The green fairy "

The green fairy

  • In a cafe, also known as L'Absinthe.

    DEGAS Edgar (1834 - 1917)

  • Verlaine at Café Procope, after Cesare BACCHI.

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Title: In a cafe, also known as L'Absinthe.

Author : DEGAS Edgar (1834 - 1917)

School : Impressionism

Creation date : 1876

Date shown:

Dimensions: Height 92 - Width 68

Technique and other indications: Oil on canvas

Storage location: Orsay Museum website

Contact copyright: © Photo RMN-Grand Palais - H. Lewandowski

Picture reference: 94DE55053 / RF1984

In a cafe, also known as L'Absinthe.

© Photo RMN-Grand Palais - H. Lewandowski

To close

Title: Verlaine at Café Procope, after Cesare BACCHI.

Author :

Date shown:

Dimensions: Height 0 - Width 0

Technique and other indications: Etching

Storage location: Absinthe Museum

Contact copyright: © Absinthe Museum - Auvers-sur-Oise

Verlaine at Café Procope, after Cesare BACCHI.

© Absinthe Museum - Auvers-sur-Oise

Publication date: January 2006

Historical context

Until the end of the 1870s, French hygienists conveyed the idea that alcoholism was the prerogative of the "working classes". Therefore, the "green fairy" is accused, because of its high alcoholic strength (70 °) and its harmful essences, of all evils. It is accused not only of deteriorating the digestive organs and causing insomnia, but of leading to mental alienation, even to crime, and, in the extension of the theories of heredodegeneration, of not disappearing with the absinthic individual but to be transmitted to his descendants.

However, the prohibition of absinthe on March 16, 1915, in the midst of the war, is purely symbolic since alcoholics quickly market similar aniseed.

Image Analysis

Degas’s painting and Cesare Bacchi’s etching have several points in common.

Both works represent famous artists in the 1870s, the copper engraver Marcellin Desboutin and the actress Ellen Andrée in the first case, the poet and novelist Verlaine in the second. In addition, they show characters that exhibition enthusiasts have seen, not long before, in very different poses and appearances.

Marcellin Desboutin was, in 1876, The Artist by Manet. He appears on this canvas, standing in the center of the frame and "in majesty", staring at the viewer. Slender and very erect in his shiny blue velvet suit, his white tie well tied, he stands out against the background of the ocher-colored field. A few months later, in Absinthe, the man is less dashing and everything in his posture signifies relaxation. Hunched over and his tie loosely tied on an open coat, he sits staring into space. Idle, he does not look at his companion, who seems dazed. The two artists are part of the brewery. Not only are their hair, clothes and shoes the same brown as the seat, but the dark reflection of their heads appears in the mirror behind them and seems to grab them.

Apparently, Cesare Bacchi takes the photograph “Verlaine au Procope”. Yet the two images are far from identical. If the etcher scrupulously copies the decor of the cafe and the utensils responsible for expressing the absinthe ritual, on the other hand, he considerably ages the poet, whose features are no longer smooth but chiseled, whose shoulders are no longer straight. but drooping, whose beard is no longer well trimmed but in battle.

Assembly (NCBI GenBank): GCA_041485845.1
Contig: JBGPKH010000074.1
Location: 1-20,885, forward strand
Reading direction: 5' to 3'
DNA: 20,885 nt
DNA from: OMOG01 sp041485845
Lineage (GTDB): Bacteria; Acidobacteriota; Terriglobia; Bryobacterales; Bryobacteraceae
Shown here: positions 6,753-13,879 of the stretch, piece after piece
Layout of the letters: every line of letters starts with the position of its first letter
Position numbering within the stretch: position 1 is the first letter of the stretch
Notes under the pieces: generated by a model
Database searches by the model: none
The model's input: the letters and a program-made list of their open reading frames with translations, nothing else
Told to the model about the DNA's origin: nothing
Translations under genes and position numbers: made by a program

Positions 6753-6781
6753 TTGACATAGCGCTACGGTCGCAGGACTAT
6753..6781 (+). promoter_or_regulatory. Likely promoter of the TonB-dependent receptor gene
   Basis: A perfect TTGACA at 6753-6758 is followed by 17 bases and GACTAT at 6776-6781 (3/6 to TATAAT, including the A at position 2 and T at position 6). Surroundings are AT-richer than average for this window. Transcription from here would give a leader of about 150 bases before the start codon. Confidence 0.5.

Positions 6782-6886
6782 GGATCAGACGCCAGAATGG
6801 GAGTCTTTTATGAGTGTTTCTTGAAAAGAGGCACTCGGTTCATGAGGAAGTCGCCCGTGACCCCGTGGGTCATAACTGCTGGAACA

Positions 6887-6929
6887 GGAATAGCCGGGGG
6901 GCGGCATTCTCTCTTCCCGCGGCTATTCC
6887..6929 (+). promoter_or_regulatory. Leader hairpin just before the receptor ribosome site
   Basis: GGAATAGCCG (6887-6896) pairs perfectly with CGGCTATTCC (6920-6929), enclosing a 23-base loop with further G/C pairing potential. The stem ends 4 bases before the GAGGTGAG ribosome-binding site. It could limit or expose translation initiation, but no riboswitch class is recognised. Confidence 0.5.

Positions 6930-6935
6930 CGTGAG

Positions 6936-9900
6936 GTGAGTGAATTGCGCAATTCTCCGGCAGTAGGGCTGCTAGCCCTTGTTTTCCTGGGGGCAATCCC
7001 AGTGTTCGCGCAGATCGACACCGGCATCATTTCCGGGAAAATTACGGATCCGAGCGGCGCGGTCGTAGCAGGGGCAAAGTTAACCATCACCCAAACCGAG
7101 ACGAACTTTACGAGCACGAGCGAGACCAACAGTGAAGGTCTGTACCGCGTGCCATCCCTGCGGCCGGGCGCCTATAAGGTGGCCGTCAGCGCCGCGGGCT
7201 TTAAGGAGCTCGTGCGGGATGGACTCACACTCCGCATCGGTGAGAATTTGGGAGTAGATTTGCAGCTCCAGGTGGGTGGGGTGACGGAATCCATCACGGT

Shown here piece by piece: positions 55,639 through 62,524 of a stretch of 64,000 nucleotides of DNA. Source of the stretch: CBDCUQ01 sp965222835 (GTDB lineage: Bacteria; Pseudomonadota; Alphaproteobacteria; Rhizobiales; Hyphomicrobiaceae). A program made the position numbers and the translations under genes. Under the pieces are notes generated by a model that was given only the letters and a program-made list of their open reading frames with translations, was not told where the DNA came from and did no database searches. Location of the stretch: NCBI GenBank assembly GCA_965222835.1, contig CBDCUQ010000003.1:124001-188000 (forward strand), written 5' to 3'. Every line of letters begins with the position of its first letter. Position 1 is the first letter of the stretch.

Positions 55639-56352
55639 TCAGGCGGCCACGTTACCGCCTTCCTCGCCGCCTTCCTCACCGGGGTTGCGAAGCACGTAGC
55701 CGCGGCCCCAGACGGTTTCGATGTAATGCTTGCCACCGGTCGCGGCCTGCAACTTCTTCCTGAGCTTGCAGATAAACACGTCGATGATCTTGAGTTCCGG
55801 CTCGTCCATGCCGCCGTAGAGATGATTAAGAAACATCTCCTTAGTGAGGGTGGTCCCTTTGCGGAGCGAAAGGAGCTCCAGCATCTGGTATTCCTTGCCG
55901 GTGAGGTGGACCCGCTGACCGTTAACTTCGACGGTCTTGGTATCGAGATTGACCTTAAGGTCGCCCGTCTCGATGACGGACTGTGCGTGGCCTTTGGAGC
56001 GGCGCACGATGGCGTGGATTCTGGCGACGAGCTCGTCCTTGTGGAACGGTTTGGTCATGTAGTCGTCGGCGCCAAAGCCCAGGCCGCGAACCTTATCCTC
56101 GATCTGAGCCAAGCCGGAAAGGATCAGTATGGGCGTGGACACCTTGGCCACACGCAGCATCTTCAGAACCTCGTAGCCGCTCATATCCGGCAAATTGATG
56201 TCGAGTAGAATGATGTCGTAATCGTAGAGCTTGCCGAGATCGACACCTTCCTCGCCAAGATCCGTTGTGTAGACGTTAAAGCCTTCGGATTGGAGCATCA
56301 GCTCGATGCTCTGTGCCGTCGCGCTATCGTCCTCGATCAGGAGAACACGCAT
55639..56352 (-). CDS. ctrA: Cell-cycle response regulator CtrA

Thus, through purely pictorial processes, both Degas and Bacchi translate the irremediable damage caused by the “green fairy”. But this drink, whose consumption sharply increased during the 1870s due to a temporary wine crisis due to phylloxera and mildew, was the ideal victim for at least three reasons. Above all, it bothers the winegrowers. As the headlines of the Morning, "Down with absinthe! "(November 20, 1906) then" For wine against absinthe "(June 15, 1907), the press relayed not only the anti-alcoholic leagues, but also the winegrowers who were no longer able to sell their production. The Little Parisian, The Uncompromising, The small newspaper, Dawn…: All have published the opinions of eminent doctors like those expressed by the worried world of the vineyard, which reacted with virulence. Then, unlike most other distilled drinks, the "green fairy" is not drunk by the most underprivileged layers of French society, but by the military, students, and women who taste it, in view of all, in public establishments and thus demonstrate that they are not only martyrs of male alcoholism.

Absinthe is finally especially appreciated by protesting authors like Musset, Poe, Baudelaire, Verlaine ... which displeases conservative designers and novelists like Léon Daudet or Adolphe Willette, who go on a crusade "for fermented drinks, against 'absinthe; for tradition against revolution ”. Perhaps they sensed that these images of a cursed drug addict artist were going to become a stereotype, because they gave credence to the romantic idea of ​​inspiration from elsewhere. And if these clichés are obviously without scientific basis, if there is no evidence that the "green muse" fostered talent, they nevertheless had inevitable repercussions on reality. As proof of this, the recent photograph of singer Renaud - a former pastis drinker - which illustrates the album cover Hellish noise is a carbon copy of Verlaine at the Procope.

  • alcoholism
  • cafes
  • writers
  • hygienism
  • Absinthe
  • Verlaine (Paul)
  • public opinion
  • Poe (Edgar Allan)
  • Prohibition
  • stereotype


Henri BALATESTA, Absinthe and absintheurs, Paris, Marpon, 1860. Marie-Claude DELAHAYE, Absinthe. History of the green fairy, Paris, Berger-Levrault, coll. “Popular Arts and Traditions”, 1983. Marie-Claude DELAHAYE, Absinthe. Art and history, Paris, Trame Way, 1990.Thierry FILLAUT, Alcohol is the enemy! Absinthe yesterday. Advertising today, Rennes, ed. of the E.N.S.P., coll. “Contrechamp”, 1997.

To cite this article

Myriam TSIKOUNAS, "The" green fairy ""

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